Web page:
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International News Coverage of Human Trafficking Arrests and Prosecutions: A Content Analytic Study
Unformatted Document Text:  trafficking research, and this study in particular, because they suggest that cases involving sexual exploitation would be covered by the news media if the idea holds true that the demand side of the global sex industry is fuelled by developed nations. 32 The results of this study, particularly relating to the number of individuals trafficked for sexual exploitation, may explain why, in the initial stages of the data collection, many articles were eliminated from consideration because they failed to address a concrete case of human trafficking. Many such articles told stories of young women forced into sexual servitude, but frequently failed to mention any specific details regarding a trafficking offence and rarely used real names and locations. While it is certainly possible that these editorial-style reports were based on actual cases of trafficking, little explanation can be provided for why some articles were specifically related to a trafficking offence and others merely adopted what could be perceived as a scare-tactic approach to addressing sex slavery. This tactical method of evoking fear from the general public is also evident with the growing popularity of television news media coverage, like MSNBC’s “Sex Slaves in the Suburbs” (2008), which seeks to address issues pertaining to human trafficking. One particular article assessed by this study suggested individuals practice diligence in assessing the possibility that their neighbours may be victims of human trafficking (VerPlanck, 2007). 32 In the case of sexual exploitation of children, the notion that the demand side controls the industry may still hold true; however, the difference in the case of children is that the demand side will travel to countries, such as Thailand, in order to engage in sexual acts with minors. 60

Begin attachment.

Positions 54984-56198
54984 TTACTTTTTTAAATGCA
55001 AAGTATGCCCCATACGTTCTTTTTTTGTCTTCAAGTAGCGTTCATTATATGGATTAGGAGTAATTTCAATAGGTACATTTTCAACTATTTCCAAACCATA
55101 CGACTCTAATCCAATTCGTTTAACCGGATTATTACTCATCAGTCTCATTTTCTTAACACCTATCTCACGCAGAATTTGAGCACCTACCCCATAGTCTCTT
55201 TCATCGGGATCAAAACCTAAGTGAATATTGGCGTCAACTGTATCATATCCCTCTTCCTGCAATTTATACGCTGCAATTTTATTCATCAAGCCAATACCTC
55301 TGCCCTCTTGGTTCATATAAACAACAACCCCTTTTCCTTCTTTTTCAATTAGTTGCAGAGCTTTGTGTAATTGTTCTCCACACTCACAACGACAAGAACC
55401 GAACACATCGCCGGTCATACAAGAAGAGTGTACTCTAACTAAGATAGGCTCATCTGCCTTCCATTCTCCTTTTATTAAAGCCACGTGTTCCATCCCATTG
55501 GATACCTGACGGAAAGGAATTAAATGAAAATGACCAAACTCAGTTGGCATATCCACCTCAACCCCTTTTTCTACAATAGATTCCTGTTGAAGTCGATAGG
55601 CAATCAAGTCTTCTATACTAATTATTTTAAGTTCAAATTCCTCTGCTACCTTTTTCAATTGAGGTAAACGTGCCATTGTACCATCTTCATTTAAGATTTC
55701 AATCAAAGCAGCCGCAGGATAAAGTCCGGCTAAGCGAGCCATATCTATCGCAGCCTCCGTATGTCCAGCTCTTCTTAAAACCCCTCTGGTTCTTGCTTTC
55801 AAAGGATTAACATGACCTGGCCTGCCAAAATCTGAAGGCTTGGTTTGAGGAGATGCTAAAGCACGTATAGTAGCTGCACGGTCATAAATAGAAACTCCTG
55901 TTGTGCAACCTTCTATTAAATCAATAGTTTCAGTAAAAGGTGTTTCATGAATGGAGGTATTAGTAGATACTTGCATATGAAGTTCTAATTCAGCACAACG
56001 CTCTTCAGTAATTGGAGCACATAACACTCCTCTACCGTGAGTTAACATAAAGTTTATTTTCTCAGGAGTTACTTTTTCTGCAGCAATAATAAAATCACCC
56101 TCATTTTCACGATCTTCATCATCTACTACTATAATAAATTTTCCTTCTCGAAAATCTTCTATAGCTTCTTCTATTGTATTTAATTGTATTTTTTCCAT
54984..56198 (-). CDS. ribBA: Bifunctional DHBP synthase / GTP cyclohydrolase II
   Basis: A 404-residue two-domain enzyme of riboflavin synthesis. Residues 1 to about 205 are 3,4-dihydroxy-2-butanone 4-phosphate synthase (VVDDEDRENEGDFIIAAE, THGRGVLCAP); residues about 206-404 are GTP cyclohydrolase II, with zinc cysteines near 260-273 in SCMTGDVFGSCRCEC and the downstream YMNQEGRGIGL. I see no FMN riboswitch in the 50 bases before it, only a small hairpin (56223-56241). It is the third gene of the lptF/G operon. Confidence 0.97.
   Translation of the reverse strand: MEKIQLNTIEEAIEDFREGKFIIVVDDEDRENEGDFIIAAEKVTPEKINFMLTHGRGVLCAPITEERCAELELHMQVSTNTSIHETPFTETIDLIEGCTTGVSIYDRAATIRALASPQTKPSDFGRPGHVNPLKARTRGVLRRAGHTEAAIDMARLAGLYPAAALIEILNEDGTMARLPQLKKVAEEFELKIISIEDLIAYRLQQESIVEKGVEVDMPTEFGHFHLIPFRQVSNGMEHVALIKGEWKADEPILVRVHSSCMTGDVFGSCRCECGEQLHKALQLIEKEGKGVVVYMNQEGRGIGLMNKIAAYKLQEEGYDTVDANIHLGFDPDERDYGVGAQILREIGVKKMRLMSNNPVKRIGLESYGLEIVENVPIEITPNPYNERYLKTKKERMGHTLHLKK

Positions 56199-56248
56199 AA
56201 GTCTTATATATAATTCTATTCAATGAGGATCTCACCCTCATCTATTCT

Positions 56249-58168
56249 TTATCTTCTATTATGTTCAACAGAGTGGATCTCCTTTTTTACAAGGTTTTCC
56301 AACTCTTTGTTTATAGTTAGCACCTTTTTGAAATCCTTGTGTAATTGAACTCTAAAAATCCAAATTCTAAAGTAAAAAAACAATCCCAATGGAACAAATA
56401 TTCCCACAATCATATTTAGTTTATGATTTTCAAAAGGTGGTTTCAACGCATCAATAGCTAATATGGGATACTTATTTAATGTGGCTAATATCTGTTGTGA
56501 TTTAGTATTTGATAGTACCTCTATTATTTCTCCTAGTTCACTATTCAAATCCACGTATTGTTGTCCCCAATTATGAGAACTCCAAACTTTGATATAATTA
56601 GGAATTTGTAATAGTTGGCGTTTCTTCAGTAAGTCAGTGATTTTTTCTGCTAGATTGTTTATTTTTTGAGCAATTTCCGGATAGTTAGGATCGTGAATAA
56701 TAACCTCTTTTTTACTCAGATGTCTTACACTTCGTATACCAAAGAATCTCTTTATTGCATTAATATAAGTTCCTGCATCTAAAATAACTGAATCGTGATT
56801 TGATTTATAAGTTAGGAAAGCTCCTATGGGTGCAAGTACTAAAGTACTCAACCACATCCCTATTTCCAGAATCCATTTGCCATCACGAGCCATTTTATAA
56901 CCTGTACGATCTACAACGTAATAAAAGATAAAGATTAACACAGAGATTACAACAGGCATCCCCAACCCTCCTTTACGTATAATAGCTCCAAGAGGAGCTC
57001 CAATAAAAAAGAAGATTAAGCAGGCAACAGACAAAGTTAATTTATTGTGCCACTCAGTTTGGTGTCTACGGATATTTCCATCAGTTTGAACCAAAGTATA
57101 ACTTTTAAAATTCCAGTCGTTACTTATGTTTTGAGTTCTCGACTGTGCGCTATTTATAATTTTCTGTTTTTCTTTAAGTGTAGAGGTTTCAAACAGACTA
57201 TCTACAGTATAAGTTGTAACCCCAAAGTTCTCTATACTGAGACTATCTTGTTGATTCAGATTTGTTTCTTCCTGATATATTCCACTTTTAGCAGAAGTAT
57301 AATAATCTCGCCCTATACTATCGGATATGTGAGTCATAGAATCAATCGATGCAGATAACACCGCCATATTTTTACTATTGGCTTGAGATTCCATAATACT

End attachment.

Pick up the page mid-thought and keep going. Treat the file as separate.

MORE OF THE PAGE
Authors: Denton, Erin.
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trafficking research, and this study in particular, because they suggest that cases 
involving sexual exploitation would be covered by the news media if the idea 
holds true that the demand side of the global sex industry is fuelled by developed 
nations.
The results of this study, particularly relating to the number of individuals 
trafficked for sexual exploitation, may explain why, in the initial stages of the data 
collection, many articles were eliminated from consideration because they failed 
to address a concrete case of human trafficking.  Many such articles told stories 
of young women forced into sexual servitude, but frequently failed to mention any 
specific details regarding a trafficking offence and rarely used real names and 
locations.  While it is certainly possible that these editorial-style reports were 
based on actual cases of trafficking, little explanation can be provided for why 
some articles were specifically related to a trafficking offence and others merely 
adopted what could be perceived as a scare-tactic approach to addressing sex 
slavery.
This tactical method of evoking fear from the general public is also evident 
with the growing popularity of television news media coverage, like MSNBC’s 
“Sex Slaves in the Suburbs” (2008), which seeks to address issues pertaining to 
human trafficking.  One particular article assessed by this study suggested 
individuals practice diligence in assessing the possibility that their neighbours 
may be victims of human trafficking (VerPlanck, 2007).  
32
  In the case of sexual exploitation of children, the notion that the demand side controls the 
industry may still hold true; however, the difference in the case of children is that the demand 
side will travel to countries, such as Thailand, in order to engage in sexual acts with minors.
60


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